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  【Section A】

  News Report 1

  A police officer in the U. S. stopped a large SUV car that was going very slowly and drifting across lanes on a highway. He expected to find a driver who was either very drunk or having a medical emergency. Instead, the officer discovered a five year old boy sat on the edge of the driver's seat. His feet could barely reach the brake, and his head was only just high enough to see out of the windows. The child had taken the keys to the family car while his teenage sister was napping. He then drove three kilometers across town before getting on the highway. The boy later told confused officers that he was planning to travel to California and buy a Lamborghini sports car. Although he only had 3 dollar in his wallet, at least he was driving in the right direction.

  Q1: Why did the police officer stop the SUV car?

  Q2: What did the boy tell the police officers he was planning to do?

  News Report 2

  Mobile phones have changed the way we live, how we read, work, communicate, and shop. But we already know this. What we have not yet understood is the way the tiny machines in front of us are changing our skeletons. Possibly altering not just the way we behave but even the very shape of our bodies. New scientific research at the University of the Sunshine Coast in Queensland, Australia suggests that young people are developing extra pieces of bone at the backs of their heads. These pieces of bone are caused by the way people bend their heads when they use the phone. This shifts weight onto the muscles at the back of the head and causes the bone to grow in a way that is not normal. This process can be compared to the way the skin hardens in response to constant rubbing or pressure. The result is a piece of bone like a horn that sticks out from the head by the neck.

  Q3: What does the report say we have not yet understood about mobile phones?

  Q4: What happens to the skin when rubbed or pressed constantly?

  News Report 3

  A village is going to throw a birthday party for an orange cat named Wilbur, who has become famous for making a regular appearance at local shops.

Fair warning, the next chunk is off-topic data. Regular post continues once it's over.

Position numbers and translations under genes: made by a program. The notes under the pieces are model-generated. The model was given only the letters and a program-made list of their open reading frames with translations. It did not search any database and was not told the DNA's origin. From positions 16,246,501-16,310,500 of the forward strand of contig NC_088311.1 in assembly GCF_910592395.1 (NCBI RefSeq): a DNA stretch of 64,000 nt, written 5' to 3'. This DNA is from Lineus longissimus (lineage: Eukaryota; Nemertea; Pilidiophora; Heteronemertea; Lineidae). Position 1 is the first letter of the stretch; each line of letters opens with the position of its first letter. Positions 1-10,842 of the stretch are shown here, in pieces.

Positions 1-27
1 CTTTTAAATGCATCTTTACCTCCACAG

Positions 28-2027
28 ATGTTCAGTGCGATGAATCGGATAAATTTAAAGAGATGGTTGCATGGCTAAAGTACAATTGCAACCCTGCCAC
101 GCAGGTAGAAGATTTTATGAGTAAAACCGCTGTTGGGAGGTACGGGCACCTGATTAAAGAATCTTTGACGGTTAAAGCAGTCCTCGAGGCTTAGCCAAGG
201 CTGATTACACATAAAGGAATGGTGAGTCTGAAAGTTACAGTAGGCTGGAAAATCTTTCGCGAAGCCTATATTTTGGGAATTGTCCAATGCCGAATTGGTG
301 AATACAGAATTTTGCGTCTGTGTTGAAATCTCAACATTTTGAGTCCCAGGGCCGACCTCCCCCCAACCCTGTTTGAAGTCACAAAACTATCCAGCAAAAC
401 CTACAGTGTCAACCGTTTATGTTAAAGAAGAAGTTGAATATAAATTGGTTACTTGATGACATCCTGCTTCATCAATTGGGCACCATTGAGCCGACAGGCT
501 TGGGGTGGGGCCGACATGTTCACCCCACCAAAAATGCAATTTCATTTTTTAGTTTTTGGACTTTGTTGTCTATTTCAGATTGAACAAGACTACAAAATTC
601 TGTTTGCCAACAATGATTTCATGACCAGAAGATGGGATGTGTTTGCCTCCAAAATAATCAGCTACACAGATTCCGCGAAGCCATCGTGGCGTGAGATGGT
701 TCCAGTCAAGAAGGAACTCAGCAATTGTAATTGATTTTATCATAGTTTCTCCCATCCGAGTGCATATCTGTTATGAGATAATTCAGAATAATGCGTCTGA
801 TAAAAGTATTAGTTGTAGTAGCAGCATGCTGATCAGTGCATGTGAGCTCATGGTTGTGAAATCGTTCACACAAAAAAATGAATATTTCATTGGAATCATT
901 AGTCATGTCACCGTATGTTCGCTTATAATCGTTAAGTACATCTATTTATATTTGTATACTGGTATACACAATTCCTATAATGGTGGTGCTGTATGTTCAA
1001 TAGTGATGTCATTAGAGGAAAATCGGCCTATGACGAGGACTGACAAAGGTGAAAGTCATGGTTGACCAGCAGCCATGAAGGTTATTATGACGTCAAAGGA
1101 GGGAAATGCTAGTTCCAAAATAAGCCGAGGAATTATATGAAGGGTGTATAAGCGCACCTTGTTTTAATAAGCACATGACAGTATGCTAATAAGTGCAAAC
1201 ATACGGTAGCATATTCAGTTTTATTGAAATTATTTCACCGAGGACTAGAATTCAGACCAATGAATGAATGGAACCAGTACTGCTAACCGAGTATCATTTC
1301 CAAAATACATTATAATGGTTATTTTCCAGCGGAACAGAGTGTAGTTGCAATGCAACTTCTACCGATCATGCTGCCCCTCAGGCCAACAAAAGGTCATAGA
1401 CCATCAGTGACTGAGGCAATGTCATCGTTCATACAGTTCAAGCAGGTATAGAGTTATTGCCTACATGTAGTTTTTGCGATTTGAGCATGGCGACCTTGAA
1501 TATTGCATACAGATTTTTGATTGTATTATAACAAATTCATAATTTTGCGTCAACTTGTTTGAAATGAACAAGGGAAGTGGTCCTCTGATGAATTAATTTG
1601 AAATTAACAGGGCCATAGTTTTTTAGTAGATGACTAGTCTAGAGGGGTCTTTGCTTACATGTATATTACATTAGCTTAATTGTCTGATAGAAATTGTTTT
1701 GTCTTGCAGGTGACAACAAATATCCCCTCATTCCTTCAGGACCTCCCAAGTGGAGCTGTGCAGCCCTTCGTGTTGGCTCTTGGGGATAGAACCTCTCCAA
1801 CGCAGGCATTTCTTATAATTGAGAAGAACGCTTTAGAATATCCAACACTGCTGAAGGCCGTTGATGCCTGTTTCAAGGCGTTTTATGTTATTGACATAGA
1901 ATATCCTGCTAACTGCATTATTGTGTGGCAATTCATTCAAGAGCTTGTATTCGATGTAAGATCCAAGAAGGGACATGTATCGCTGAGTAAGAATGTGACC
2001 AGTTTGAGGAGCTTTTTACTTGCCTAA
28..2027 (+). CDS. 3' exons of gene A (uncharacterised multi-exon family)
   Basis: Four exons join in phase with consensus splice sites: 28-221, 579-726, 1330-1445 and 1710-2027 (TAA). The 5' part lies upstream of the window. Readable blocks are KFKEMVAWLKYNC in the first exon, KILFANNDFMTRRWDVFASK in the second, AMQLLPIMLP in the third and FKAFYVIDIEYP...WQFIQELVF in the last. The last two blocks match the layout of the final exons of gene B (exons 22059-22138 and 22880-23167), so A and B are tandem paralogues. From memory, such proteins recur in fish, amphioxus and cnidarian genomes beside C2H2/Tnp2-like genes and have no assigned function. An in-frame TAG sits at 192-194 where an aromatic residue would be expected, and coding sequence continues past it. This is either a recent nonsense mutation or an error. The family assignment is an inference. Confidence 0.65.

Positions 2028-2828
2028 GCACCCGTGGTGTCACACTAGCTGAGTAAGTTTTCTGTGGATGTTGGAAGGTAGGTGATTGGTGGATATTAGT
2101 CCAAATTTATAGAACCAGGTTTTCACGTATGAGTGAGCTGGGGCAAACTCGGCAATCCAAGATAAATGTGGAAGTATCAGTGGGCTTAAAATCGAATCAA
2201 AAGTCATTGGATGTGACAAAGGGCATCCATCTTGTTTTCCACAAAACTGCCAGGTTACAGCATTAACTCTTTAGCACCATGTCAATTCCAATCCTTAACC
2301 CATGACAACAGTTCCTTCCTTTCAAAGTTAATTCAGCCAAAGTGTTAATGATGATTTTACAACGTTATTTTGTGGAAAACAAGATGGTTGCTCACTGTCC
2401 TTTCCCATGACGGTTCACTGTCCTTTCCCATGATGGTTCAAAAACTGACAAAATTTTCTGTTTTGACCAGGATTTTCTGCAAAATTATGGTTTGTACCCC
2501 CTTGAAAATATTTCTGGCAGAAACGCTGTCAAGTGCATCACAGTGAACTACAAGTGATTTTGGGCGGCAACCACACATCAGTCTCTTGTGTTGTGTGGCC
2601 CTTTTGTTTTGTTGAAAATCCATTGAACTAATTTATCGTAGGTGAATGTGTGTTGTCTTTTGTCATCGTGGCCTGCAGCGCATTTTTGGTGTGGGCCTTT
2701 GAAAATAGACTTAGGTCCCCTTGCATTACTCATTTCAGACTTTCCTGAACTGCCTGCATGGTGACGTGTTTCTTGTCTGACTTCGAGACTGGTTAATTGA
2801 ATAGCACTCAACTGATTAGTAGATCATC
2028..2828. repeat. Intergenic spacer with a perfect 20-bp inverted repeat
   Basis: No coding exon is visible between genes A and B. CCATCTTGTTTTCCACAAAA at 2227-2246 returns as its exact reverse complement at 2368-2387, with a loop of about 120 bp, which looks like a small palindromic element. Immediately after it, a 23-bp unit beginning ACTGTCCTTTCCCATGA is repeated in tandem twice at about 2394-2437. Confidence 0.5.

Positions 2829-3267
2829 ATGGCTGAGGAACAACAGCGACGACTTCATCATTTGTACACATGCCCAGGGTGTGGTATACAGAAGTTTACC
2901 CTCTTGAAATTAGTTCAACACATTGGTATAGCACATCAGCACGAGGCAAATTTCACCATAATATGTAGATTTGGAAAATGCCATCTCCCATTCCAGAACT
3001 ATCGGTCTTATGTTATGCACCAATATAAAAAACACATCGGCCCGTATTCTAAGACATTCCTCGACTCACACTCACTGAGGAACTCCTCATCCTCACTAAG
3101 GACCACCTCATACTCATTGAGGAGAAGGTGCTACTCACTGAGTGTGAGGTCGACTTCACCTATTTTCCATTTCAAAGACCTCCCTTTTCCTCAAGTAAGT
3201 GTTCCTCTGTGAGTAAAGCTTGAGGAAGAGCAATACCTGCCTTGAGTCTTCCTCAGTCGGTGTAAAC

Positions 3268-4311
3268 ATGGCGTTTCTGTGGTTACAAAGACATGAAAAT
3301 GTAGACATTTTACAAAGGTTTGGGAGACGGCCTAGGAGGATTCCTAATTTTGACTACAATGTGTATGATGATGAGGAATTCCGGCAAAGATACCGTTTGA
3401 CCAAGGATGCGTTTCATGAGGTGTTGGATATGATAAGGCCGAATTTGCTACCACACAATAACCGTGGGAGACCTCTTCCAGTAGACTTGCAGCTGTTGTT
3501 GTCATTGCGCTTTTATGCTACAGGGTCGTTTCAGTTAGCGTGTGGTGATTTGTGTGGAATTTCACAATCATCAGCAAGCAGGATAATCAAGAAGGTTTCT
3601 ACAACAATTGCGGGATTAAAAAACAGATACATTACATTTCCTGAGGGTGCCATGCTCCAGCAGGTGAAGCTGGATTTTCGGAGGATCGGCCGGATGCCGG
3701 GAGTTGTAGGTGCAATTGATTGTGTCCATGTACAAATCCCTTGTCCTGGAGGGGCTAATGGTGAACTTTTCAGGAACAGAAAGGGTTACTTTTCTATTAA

Wilbur has his own internet pages as he approaches his 10th birthday on July 7.

  Wilbur is both bold and friendly.

  He spends most of his time in shops and businesses around the village.

  He'll just take himself into any shop, anywhere.

  There was one time when the doctor's receptionist came back and he was sitting on her chair.

  Among his favorite haunts are a local hairdresser, two pubs, and the Nottingham Primary School.

  Leslie Harper, who runs one of the pubs, said the cat has been a big hit with their customers.

  “He's been a regular visitor for most of this year”, she told the Press Association.

  “He's a very relaxed cat, happy for customers and villagers young and old to come in and say hello. She also said he is a cat of expensive tastes, who likes his high priced cat food. ”

  Sarah Godfrey, who is organizing Wilbur's party, told the local newspaper, “Wilbur is part of our lives, as he is for everyone who lives in the village. “

  Q5: What does the report say the village is going to do for the cat Wilbur?

  Q6: What do we learn from the report about the cat?

  Q7: What does the pub owner, Leslie Harper, say about the cat?

  【Section B】

  Conversation 1

  M: So, where do you want to go for lunch?

  W: I don't know. Do you have anything in mind?

  M: What about the sandwich place on Camden Street?

  W: Um, no, sorry. I don't feel like sandwiches today. It's a great place, but I think we go there too often.

  M: That's true. Remember, that's where we saw Bridget Clark, the famous movie star.

  W: Of course. How could I ever forget? There were crowds of people around her, asking for a photo with her.

  M: What about hamburgers, then? There's that American style diner on the way to the mall.

  W: I like that place. Their chips are great, but their service takes a long time, and I need to get back by 2.:30 for a conference call. How about trying something new? We could try Mario's, the new Italian restaurant on the corner. It looks alright. Have you been there?